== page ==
Vitria CEO JoMei Chang on Big Data and Operational Intelligence

On this episode of Big Data TV, host David Feinleib speaks with JoMei Chang, CEO of Vitria. They discuss Operational Intelligence, Big Data, transactions, and real-time. Watch now!

Dave: Hi, I’m Dave Feinleib with another episode of Big Data TV, brought to you by Today we’re in Sunnyvale, California at the headquarters of Vitria, and we’ll be talking with JoMei Chang about the company and a great space in Big Data called operational intelligence.

I’m Dave Feinleib, I’m the host of Big Data TV, brought to you by I’m here with JoMei Chang who’s the CEO of Vitria. Today we’ll be talking about Vitria and operational intelligence. Great to have you on the show.

JoMei: Thank you. Great to be here.

Dave: Great. Maybe we can start out talking a little bit about what Vitria does, and a little bit about the operational intelligence category.

JoMei: Sure. We focus on innovation, so Vitria is really about technology innovation and how to use technology innovation to solve big business problems. So Vitria was founded in 1994 and the problem that we focused on at that time was IT integration. We pioneered two categories of products, enterprise application integration and business process management. Both categories are substantial market segments for enterprise software. Five years ago we saw Big Data on the rise, so we started focusing on a prominent space in Big Data we call operational intelligence. Today Vitria is the operational intelligence company.

Dave: That’s great. What does operational intelligence mean?

JoMei: Operational intelligence is a vast growing market sector. Loosely speaking, it is about performing analytics over company data. But today most of the companies in that space perform analytics over machine data.
Dave: Right.

JoMei: At Vitria we take it one step further. We perform continuous real-time analytics over company data, but not only machine data. It is over Big Data, streaming events, business processes. In addition, based on the continuous real-time analytics we enable continuous insight and enable the company to take immediate action.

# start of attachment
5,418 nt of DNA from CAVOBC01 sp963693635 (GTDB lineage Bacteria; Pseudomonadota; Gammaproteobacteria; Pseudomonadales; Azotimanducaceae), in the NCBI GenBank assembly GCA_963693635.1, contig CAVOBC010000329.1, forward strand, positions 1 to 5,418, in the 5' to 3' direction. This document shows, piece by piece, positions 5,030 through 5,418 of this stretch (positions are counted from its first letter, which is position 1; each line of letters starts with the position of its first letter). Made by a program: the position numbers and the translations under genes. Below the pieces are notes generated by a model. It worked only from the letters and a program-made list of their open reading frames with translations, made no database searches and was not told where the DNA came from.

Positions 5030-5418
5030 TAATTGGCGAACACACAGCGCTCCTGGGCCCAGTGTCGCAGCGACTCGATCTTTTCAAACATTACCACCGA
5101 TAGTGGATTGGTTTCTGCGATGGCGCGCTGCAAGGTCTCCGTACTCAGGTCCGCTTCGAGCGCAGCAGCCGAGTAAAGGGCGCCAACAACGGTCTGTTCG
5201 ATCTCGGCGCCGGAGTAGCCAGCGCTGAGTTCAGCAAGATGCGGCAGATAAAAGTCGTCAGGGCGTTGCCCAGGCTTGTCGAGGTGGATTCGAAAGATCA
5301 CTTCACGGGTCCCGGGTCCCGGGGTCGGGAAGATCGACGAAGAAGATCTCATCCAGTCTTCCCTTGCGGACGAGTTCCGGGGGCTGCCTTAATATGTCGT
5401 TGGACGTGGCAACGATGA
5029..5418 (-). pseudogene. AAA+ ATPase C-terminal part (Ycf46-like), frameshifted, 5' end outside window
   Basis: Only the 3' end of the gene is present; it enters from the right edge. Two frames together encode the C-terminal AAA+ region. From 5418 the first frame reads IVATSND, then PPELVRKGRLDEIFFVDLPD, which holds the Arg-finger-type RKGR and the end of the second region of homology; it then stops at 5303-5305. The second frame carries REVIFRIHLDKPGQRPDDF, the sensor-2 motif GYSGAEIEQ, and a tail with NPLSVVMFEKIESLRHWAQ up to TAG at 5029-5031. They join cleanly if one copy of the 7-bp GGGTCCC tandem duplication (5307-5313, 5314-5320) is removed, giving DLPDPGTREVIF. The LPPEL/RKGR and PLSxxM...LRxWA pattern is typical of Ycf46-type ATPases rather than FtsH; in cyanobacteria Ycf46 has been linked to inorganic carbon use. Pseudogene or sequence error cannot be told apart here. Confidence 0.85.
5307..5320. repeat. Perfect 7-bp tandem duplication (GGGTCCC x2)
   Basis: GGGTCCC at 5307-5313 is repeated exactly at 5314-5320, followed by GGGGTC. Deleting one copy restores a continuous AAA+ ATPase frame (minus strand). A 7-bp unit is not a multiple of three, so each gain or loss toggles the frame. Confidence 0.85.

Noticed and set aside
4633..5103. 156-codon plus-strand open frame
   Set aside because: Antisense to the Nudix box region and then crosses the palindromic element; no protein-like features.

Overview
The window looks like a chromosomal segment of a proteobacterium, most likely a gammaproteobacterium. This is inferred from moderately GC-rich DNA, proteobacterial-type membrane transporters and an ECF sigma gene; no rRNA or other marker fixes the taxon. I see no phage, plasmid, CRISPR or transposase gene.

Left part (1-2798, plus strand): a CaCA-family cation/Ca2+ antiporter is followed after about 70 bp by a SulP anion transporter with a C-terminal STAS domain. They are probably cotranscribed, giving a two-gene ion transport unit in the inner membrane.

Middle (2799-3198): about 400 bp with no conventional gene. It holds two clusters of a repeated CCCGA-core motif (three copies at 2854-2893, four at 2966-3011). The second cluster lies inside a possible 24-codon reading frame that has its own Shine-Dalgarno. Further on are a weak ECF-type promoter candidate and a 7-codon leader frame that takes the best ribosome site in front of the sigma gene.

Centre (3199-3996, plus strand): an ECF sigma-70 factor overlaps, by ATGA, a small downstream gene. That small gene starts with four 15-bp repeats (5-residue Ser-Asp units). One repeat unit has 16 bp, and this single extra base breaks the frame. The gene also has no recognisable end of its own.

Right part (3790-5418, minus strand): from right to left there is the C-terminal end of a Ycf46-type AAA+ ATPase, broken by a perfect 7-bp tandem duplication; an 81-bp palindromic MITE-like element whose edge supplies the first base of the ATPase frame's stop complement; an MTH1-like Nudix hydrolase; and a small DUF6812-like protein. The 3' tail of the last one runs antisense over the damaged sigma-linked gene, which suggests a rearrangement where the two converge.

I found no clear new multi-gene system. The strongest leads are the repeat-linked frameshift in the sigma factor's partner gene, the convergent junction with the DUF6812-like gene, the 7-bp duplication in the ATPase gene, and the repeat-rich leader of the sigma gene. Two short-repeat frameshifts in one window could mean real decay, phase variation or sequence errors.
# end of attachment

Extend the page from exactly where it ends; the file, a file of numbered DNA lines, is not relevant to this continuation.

Dave: So machine data is things like log files generated by servers, network devices, things like that.

JoMei: That’s right.

Dave: Obviously there’s lots and lots of data there. What are the other kinds of data a company might be working with?

JoMei: Analyzing machine data is like doing a forensic analysis first, but the company has much other data. The business data, the transaction data, and what’s relevant to their business processes and business transactions usually goes across multiple systems. So it’s really relevant to how well the business is doing, not just how well the IT system is doing. In some sense, what we consider are the three pillars of operational intelligence are visibility, insight, action. A company has to be able to see all their data. The streaming events, the business data, the transactions, how well everyone’s doing, and then be able to monitor that and present the significant event through a live dashboard. That’s what we call real-time visibility.

Dave: Interesting. Then who looks at the dashboard? Is that a chief marketing officer, is that a general manager?

JoMei: I think it’s all of the above. I think it’s the end user, and the end user can be a business user or can be an IT analyst, but not just only looking at the dashboard. That’s only a portion of the total impression, a company also has to be able to base on those and have analyzing and reading understanding of what all this data they see really means. You have to be able to correlate that information from different sources, be able to match the pattern and provide insight. That’s why we say data is different than insight. Insight will enable a company to make intelligent decisions. Then of course, last but not least, a company based on continuous insight is able to take action through preset businessprocesses. It’s really sort of a wide spectrum of activity, but provided by one single unified platform.

Dave: OK, great. Do companies install your software, do they get it in the cloud? How do they consume the product?

JoMei: They get it from both. We provide it through the cloud, or provide it throughon premise fashion. That depends on what our customer is comfortable with, because some of our customers, large enterprise customers, like to play with the cloud first, but they are at this stage-